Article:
Browsing Tag

horror film

Posted on October 18, 2017

Happy Death Day and Life’s Trauma

Dawn

With Happy Death Day, Jason Blum and Blumhouse Productions continue their string of innovative and high-quality horror films (The Purge, The Gift, Split, The Visit, Unfriended, Get Out). Directed by Christopher B. Landon and written by Scott Lobdell Jr., Happy Death Day is, of course, not completely original (what is?). Its premise echoes the 2017 teen drama, Before I Fall (Ry Russo-Young), which is based on the 2010 novel of the same name by Lauren Oliver. And it is deeply and self-consciously indebted to the brilliant Groundhog Day (Harold Ramis, 1993). That said, though, while Happy Death Day isn’t groundbreaking, it is a fresh approach to the slasher film. Its success is due not least to the fabulous performances of its two leads—Jessica Rothe who plays Tree and Israel Broussard as Carter. The supporting cast is also great, including Rachel Matthews as uber-bitch sorority queen, Danielle.

The film follows college student Tree after she wakes up on her birthday in a relative stranger’s (Carter’s) dorm room after a night of hard drinking. She cavalierly goes through her post-debauch day, revealing how fundamentally unpleasant she is to everyone around her. On her way to a party that night, she’s murdered by a masked figure—only to wake up in Carter’s room on her birthday again. The day keeps repeating and, as you might imagine, Tree experiences a variety of shocked and panicked emotions before she starts trying to take control of her experience, figure out what’s going on, and stop the cycle.

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Posted on September 17, 2017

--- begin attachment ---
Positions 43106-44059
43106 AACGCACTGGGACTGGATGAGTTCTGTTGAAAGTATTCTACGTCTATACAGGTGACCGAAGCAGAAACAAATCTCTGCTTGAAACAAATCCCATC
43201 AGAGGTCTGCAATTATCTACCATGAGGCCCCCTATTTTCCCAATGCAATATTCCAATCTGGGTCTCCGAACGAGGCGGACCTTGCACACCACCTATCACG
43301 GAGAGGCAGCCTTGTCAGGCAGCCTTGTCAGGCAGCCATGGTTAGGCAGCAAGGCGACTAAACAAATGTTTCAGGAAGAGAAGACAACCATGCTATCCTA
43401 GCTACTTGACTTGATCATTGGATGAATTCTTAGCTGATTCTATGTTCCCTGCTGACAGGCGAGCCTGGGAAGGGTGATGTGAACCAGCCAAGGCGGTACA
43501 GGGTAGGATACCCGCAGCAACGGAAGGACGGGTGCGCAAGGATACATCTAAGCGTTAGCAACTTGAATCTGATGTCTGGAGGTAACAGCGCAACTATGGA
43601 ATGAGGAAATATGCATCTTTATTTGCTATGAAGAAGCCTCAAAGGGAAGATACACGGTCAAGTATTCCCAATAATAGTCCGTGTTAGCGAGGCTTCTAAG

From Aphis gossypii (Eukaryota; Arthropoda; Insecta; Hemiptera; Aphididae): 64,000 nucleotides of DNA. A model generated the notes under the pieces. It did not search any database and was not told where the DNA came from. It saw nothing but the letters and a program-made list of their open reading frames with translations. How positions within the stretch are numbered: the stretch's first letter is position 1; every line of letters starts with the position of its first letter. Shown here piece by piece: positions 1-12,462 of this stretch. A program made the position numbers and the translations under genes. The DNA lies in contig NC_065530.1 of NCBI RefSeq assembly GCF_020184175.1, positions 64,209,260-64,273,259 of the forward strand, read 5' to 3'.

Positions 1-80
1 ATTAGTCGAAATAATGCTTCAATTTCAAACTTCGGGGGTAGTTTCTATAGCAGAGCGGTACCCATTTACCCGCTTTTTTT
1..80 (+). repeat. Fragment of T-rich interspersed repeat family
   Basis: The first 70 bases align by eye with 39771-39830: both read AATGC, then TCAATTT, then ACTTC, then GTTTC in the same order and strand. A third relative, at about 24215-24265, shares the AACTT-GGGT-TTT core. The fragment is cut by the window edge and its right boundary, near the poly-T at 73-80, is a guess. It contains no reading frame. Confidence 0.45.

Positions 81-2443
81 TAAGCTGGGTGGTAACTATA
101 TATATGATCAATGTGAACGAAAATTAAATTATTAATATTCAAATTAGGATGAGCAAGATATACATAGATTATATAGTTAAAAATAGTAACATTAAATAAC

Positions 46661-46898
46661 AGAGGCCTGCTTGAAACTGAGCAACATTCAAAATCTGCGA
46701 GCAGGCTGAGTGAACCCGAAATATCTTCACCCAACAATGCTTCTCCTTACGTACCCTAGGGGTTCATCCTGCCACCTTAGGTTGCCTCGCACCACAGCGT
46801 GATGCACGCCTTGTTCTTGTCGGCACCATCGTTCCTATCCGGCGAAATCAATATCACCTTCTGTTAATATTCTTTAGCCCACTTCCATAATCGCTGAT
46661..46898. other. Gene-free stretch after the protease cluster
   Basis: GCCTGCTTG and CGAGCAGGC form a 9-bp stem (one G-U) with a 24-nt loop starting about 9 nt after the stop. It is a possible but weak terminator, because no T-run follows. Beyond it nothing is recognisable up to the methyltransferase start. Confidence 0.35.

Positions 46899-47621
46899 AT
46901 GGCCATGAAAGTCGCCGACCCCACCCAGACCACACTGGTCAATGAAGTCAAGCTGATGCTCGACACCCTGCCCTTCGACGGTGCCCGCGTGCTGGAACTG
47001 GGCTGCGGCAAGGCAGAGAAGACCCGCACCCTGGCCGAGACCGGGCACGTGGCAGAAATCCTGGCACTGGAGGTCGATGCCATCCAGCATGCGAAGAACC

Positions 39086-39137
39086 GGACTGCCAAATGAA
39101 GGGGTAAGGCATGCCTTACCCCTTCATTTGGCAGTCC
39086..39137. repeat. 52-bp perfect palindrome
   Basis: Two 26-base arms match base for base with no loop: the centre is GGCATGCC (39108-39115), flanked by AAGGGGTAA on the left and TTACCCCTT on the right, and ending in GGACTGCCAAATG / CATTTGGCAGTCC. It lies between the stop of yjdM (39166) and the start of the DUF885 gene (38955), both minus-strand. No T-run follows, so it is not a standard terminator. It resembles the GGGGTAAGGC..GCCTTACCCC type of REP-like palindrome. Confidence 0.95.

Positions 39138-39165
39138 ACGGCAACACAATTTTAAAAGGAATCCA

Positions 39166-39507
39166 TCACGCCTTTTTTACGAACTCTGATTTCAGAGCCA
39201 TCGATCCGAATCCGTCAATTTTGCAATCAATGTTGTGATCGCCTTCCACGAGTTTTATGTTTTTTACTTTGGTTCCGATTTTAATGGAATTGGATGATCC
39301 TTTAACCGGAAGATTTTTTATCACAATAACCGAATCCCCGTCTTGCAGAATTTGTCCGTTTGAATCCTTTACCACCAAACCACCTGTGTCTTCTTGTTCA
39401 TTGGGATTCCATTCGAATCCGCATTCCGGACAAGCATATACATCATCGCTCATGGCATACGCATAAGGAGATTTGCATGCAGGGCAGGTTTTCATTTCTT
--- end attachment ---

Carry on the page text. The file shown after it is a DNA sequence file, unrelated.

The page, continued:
Aronofsky’s Mother! Unabashed Misogyny

Dawn

This post contains spoilers; I thought about it long and hard but was unable to write about Mother! without discussing the ending.

Darren Aronofsky’s most recent film was preceded by a suitably vague trailer that quite effectively, as it turned out, disguises what his film is actually about.

And much of the film, like the trailer, is intriguing because it doesn’t give away what’s going on, what kind of film Mother! is. It trades in many horror film conventions, raising all kinds of expectations: there’s a couple isolated in a house, each with a mysterious past; there’s a house that seems itself to be sentient, alive; there are uninvited guests who quickly turn hostile (is this a home invasion film?); and there’s an uncanny pregnancy (Roman Polanski’s Rosemary’s Baby is one of the principal cinematic touchstones of Mother!). Jennifer Lawrence does a great job of playing the standard “haunted house” protagonist, especially after she becomes pregnant, a woman who may or may not be seeing what’s actually there, may or may not be experiencing hallucinations. Indeed, for much of its run-time, Mother! seems like a gothic horror film, a subgenre that is notable for featuring strong women and feminist themes.

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Posted on September 15, 2017

Horror Island: The Difference Between Scary and Spooky

Guest Post

Despite having “horror” in the title, Universal’s 1941 film Horror Island (George Waggner) isn’t particularly horrific. Sure, some people get murdered off-camera and a corpse gets shoved into knight armor, but precious few viewers—either then or now—would ever suffer nightmares from this film.